If you are looking forward to seeing the endemic species, you may land any time you wish. These are, however, more active during the breeding season (March–July). To spot transient birds, you should be here in August (the first two weeks), September (second and third week), October (second and third week), and March or April (the first two weeks). The best timing to watch winter visitors is between October and March, when diversity is highest. Summer residents start to arrive in the spring, for breeding purposes.
Cuba counts with a Total of 372 species, of these, 26 are Endemics, 22 Caribbean Endemics for a total of 152 briding in Cuba, 245 Nearctic migrants, 117 winter residents and 14 Summer residents.
Depending on the time of the year you can get 150 to 170 species.
Yes, people from America can visit Cuba legally! In December 2014 President Obama greatly expanded legal Cuba travel opportunities for Americans. On January 16, 2015, his Office of Foreign Assets Control (OFAC) issued regulations allowing nearly every American to visit Cuba without applying for a license.
If you join one ornithological study tours in Cuba, you will be traveling to Cuba for humanitarian purposes. The data we collect on our tours supports ornithological and other environmental study projects and this information is used to support our environmental education programs in Cuba. We have provided well over thirty tours in Cuba in the last three years, and all of them would pass the bar set by the latest (May 2019) U.S. federal regulations on Cuba travel.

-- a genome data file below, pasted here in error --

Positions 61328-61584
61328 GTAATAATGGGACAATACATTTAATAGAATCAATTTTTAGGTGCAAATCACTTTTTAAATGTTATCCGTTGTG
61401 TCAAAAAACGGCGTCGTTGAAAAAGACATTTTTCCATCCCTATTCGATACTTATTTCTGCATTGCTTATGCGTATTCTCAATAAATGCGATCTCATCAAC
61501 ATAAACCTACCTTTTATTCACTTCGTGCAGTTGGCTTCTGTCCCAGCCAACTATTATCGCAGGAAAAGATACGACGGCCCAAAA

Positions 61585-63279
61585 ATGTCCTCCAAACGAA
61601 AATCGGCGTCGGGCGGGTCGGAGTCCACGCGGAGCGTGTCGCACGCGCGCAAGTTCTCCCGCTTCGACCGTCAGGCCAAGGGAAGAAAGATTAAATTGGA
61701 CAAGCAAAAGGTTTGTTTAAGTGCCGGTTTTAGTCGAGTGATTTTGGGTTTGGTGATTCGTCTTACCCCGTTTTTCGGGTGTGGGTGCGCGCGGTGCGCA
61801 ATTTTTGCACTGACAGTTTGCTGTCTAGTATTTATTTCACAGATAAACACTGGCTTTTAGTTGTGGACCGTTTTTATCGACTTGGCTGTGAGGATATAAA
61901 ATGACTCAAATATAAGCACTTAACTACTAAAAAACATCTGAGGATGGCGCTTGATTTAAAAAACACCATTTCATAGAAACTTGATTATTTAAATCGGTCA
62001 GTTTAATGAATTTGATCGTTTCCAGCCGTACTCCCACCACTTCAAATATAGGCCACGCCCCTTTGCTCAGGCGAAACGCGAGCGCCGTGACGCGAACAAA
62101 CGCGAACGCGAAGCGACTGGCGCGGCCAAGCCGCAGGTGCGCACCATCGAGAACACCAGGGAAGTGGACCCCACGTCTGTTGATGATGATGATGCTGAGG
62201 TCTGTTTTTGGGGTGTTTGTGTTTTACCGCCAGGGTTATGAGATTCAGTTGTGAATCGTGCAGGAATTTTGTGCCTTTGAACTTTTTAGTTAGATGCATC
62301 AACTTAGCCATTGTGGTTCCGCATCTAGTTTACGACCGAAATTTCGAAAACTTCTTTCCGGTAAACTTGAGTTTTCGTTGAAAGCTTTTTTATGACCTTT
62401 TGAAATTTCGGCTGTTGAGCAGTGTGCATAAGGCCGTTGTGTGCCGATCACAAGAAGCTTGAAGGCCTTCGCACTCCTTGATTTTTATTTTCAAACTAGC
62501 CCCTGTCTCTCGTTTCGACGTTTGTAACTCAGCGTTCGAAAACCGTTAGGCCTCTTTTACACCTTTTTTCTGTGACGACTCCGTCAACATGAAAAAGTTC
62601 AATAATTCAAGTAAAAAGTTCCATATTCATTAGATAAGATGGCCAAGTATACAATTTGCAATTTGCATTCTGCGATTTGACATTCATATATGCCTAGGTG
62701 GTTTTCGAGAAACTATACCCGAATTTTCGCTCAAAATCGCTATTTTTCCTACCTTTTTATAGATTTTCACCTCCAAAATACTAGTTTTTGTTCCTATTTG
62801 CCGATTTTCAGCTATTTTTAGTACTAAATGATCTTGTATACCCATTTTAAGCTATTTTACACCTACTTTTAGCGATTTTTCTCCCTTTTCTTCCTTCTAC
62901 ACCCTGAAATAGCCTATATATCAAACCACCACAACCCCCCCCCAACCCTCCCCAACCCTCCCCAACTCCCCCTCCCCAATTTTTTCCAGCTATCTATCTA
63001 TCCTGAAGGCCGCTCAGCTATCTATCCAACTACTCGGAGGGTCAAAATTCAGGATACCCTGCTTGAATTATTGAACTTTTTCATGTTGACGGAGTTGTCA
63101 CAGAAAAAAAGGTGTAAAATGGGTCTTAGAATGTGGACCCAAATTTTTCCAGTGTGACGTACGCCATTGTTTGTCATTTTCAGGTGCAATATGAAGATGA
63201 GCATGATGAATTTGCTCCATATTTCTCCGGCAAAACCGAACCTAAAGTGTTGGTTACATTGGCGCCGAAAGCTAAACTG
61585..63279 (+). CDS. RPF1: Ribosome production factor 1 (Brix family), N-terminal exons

Every time we go into the field, we collect data on bird diversity (the number of individuals, species, and locations) and our emphasis is often on those species which are threatened. We often collect other biological and environmental information as well.
- Data collected over the last 3 years (image, video, species distribution, counts, and more) have also helped us in the development of the three upcoming publications. These publications include (1) A Photographic Field Guide to the Birds of Cuba, (2) the British Ornithological Union (BOU) Annotated Checklist, and (3) the second edition of the Field Guide to the Birds of Cuba. These publications are written by Arturo Kirkconnell Sr and Arturo Kirkconnell Jr. These books are useful for visitors to Cuba and for others to support their environmental research and education efforts.
- The database collected during our surveys has been used by important environmental organizations such as American Bird Conservancy and Birdlife International, whenever it has been needed.
We are involving the Cuban people in our environmental education programs and are building community involvement in these programs each time we go into the field. We have included school teachers, reserve and national park staff, conservation professionals, private individuals (and including those involved in providing services on our tours) and children and other Cuban citizens.